3 years ago, I had this back pain, which hurt like hell whenever I bent over or sat down. I was a teenager back then (and still am) so I knew something was wrong. I went to a doctor and he took x-rays.
I was diagnosed with spondylolisthesis l1 s5. Essentially, it is a condition in which one vertebra moves forward in relation to the one below it. And the vertebra was in my lower back. It wasn't too serious, however, and it's damage could be limited. In addition, the condition is sometimes genetic so it most likely was not from an injury.
Only x-rays? That sounds a bit strange but anyway. Spondylolisthesis is not genetic although recent research i haven't seen might prove me wrong. it can be congenital but rare. it is more apparent as you age and in the youing it is usually due to excessive loading of the spine via sport or other activity. Spondylolisthesis is an end product of failure of specific posterior elements of the vertebrae (neural arch and facets). The cause of this failure is normally anterior/posterior shear loading or cyclic full spine flexion and extension. From your comments I would say you have a Grade 1 maybe 2?? I would say it is likely that it was an injury. The diagnosis of this inkury normally comes after investigating something else so the exact incident is not like other injuries and comes apparent over time.[/quote]
But, the doctor said I can no longer do squats. Ever.
Well generally no but it depends on the grade of injury and how you perform squats. Any amount of flexion about the superior vertebrae, in your case L5 will dramatically increase shear forces and compromise the ability for the extensors to compensate. So there is risk. Also loading across the shoulders would be better substituted with holding at lumbar level.
I haven't done squats in nearly 3 years and I miss them dearly. I've resorted to doing leg presses but they clearly aren't the same. I've been doing ab excercises to prevent an over extension of my back, but I haven't really done any lower back specific excercises. My plan in the next few weeks is to find a gym with a reverse hyperextension machine and do lots of those.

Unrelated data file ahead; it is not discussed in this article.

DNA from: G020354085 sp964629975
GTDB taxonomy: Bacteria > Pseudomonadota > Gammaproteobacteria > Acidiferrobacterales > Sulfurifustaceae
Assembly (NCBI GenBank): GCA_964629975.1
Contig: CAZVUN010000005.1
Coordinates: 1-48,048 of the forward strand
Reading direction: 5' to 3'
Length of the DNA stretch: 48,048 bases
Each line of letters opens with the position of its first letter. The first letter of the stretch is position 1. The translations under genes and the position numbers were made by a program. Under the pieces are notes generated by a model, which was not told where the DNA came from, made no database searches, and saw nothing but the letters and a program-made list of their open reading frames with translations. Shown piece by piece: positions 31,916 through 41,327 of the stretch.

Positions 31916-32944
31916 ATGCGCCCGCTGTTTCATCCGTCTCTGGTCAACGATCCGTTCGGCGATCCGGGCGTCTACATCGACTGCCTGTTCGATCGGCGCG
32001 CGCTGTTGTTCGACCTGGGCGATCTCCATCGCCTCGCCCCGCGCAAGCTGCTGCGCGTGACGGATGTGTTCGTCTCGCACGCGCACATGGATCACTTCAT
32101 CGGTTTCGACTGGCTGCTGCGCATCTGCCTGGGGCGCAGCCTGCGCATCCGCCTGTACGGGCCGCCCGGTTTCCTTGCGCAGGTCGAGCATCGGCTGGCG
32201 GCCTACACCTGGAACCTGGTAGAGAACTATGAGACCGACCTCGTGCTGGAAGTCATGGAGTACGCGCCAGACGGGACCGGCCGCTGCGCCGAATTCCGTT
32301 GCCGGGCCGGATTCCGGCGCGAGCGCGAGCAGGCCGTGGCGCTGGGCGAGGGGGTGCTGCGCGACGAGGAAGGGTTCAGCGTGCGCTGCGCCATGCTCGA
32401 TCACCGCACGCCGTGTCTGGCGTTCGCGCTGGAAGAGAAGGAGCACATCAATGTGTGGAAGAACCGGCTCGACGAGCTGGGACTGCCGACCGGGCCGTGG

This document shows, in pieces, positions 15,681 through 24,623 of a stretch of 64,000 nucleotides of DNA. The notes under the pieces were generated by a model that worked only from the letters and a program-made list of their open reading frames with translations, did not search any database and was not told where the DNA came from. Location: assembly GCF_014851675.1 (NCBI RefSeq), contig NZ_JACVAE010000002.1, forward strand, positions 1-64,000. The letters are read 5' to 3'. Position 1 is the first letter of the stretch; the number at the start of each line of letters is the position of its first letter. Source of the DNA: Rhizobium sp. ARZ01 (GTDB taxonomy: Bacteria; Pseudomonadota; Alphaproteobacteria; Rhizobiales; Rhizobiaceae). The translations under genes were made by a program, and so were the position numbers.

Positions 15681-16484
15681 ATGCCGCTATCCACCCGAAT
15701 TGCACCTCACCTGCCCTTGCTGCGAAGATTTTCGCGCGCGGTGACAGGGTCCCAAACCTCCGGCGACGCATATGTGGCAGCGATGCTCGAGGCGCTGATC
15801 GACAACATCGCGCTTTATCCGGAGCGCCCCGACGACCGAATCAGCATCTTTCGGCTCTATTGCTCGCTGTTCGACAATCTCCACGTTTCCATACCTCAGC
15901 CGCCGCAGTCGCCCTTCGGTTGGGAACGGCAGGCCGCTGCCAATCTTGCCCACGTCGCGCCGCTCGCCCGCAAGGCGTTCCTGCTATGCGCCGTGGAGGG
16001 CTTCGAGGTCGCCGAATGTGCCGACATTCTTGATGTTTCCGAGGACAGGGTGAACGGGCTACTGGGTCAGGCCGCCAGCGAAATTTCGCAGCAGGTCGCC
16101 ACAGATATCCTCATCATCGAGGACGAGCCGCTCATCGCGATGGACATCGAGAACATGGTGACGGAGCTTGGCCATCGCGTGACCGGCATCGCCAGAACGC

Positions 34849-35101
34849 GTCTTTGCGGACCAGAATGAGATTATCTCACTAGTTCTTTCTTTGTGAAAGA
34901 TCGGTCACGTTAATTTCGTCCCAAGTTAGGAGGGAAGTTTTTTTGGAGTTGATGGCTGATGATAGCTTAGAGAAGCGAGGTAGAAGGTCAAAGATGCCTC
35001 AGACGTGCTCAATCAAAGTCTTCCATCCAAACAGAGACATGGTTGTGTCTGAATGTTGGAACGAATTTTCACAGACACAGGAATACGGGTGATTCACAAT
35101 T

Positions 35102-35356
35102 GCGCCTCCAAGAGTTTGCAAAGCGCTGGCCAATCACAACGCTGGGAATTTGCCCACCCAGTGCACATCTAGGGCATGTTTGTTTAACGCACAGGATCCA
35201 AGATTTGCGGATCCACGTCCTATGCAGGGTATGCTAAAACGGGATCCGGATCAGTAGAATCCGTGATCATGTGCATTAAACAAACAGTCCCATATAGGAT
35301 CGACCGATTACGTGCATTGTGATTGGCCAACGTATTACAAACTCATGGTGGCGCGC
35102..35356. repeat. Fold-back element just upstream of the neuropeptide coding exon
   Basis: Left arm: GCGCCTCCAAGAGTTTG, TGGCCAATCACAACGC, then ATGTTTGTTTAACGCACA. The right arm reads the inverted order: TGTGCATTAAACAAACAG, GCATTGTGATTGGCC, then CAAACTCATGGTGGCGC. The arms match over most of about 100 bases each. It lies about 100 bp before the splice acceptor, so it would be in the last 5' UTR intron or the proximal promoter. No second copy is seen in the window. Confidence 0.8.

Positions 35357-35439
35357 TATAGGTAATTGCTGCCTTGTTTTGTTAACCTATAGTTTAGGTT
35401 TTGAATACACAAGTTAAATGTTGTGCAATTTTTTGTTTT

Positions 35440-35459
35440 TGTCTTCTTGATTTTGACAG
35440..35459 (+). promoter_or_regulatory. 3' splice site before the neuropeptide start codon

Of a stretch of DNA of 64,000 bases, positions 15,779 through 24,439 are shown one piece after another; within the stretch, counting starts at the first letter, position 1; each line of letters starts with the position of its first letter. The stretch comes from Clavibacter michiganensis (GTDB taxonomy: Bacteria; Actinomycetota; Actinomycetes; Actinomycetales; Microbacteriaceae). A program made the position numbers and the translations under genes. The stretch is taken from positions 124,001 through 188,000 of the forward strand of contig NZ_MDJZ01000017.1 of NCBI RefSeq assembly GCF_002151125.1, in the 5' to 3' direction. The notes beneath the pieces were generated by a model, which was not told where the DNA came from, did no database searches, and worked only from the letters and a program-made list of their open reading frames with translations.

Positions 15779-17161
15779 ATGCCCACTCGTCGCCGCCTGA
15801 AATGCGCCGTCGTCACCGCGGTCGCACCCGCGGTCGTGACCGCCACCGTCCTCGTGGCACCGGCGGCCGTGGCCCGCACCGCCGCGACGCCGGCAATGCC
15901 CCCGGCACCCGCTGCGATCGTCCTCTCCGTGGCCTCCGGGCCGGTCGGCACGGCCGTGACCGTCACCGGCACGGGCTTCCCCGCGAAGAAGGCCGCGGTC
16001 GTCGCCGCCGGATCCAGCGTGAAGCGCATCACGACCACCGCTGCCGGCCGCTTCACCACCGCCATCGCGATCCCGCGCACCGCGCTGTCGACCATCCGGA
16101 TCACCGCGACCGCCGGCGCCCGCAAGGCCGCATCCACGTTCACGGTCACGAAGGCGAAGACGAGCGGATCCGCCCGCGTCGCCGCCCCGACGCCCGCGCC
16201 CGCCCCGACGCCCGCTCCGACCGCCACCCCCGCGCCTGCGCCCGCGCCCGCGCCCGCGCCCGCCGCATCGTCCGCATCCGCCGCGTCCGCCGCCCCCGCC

I would lose the leg presses especially if they are using a vertical sled, these can cause a flexion of the spine due to pelvic rotation and besides that they are really an irrelevant motor pattern if you are seeking back health. If you continue with a more horizontal leg press then use one leg at a time to minimise pelvic rotation/lumbar flexion. Please DO NOT perform hyperextensions especially on a weighted machine they will not assist with your rehab and in fact may cause problems of a disc nature. It is rare for someone with your condition to get a benefit from exercise that travels through the ROM. The prescription for your type of injury should be stability with care to exercise the extensors (longissimus, iliocostalis and multifidus ) whilst in a neutral lumbar position. Research also suggests that you should train the thoracic extensors (longissimus thoracis pars thoracis, iliocostalis lumborum pars thoracis) as they are the most efficient lumbar extensors due to their large moment arm. As with my other posts concentrate on endurance not strength, learn to brace correctly and avoid full flexion/extension ROM exercises. You are right, play it safe unfortunately athletic training principles are not recommended in your case.